Even if I produce a very small number of instruments, I feel the need to use responsibly sourced materials and respect the principles of circular economy and repairability.
The only exotic woods I use are FSC ebony and mahogany that comes from sustainable sources. Most of my acoustic soundboards are made of local spruce from the Jura mountains, as well as other local and european species.
The very few plastic parts necessary for secondary functions are made in the workshop with bio-based non-toxic PLA filament.
The finish I prefer to apply to my instruments is the natural, beautiful and resonant shellac, french polish.
As a member of APLG association of french luthiers, I partecipate to the campaign of One Tree Planted developed in cooperation with Jacques Carbonneaux, head of APLG wood commission.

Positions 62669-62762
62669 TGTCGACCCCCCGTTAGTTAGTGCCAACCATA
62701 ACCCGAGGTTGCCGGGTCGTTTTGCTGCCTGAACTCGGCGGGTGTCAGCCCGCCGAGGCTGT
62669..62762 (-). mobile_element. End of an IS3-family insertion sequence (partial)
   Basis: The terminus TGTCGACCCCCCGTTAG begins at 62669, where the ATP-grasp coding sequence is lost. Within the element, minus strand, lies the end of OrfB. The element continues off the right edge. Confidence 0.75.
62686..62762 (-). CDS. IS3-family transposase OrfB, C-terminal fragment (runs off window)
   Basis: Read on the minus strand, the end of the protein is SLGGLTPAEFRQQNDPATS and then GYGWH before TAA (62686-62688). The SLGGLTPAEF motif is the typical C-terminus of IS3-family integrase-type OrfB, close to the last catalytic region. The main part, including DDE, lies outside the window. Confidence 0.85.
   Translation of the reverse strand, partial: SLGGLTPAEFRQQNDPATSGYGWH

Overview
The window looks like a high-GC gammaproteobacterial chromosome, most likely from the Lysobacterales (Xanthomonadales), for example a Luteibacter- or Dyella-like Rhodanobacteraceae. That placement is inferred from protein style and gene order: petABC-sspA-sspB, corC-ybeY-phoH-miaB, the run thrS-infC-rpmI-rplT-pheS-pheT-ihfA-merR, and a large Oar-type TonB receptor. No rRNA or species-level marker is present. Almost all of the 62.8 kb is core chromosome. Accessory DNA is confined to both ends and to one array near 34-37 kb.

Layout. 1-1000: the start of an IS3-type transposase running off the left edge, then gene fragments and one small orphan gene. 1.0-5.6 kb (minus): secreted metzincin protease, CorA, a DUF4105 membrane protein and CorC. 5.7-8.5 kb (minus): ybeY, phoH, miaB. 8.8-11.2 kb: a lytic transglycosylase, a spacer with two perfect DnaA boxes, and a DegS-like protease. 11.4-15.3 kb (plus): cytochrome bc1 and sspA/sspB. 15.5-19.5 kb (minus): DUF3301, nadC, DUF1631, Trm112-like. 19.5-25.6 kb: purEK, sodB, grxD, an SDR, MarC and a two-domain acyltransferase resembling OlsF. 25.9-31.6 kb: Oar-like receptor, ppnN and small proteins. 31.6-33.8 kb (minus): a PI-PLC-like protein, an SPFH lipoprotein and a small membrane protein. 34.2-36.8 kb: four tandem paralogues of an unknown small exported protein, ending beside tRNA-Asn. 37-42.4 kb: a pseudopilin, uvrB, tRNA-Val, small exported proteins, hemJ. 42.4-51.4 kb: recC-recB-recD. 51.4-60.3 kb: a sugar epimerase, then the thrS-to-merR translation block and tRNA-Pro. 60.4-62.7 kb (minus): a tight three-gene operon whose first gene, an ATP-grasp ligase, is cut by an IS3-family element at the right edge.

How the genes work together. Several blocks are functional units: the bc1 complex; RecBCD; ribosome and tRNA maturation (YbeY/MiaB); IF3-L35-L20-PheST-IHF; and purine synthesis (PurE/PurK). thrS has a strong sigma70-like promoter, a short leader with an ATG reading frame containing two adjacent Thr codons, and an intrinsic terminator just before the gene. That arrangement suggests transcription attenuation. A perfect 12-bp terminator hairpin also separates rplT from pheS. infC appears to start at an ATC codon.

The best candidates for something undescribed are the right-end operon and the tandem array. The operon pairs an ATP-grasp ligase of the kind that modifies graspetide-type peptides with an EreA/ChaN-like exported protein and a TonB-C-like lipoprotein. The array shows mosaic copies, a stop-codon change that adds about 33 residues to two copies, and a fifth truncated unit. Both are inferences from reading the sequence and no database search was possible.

This study on the state of health of 123 species used in guitar building produced clear findings (latest data dated October 16, 2019) :
In addition, after analysis of the recent IUCN study on the European Red List of Trees which concludes that out of 454 species, 42% (168) of European tree species have been assessed as threatened, it turns out that 3 important species for the instrument making are not mentioned in the study as threatened but nevertheless seem to be the object of very recent threats and very worrying in the short term. The species concerned are:
In light of this, the APLG wood commission carried out a search for replanting projects that can be seen flourishing around the world in order to select the most relevant.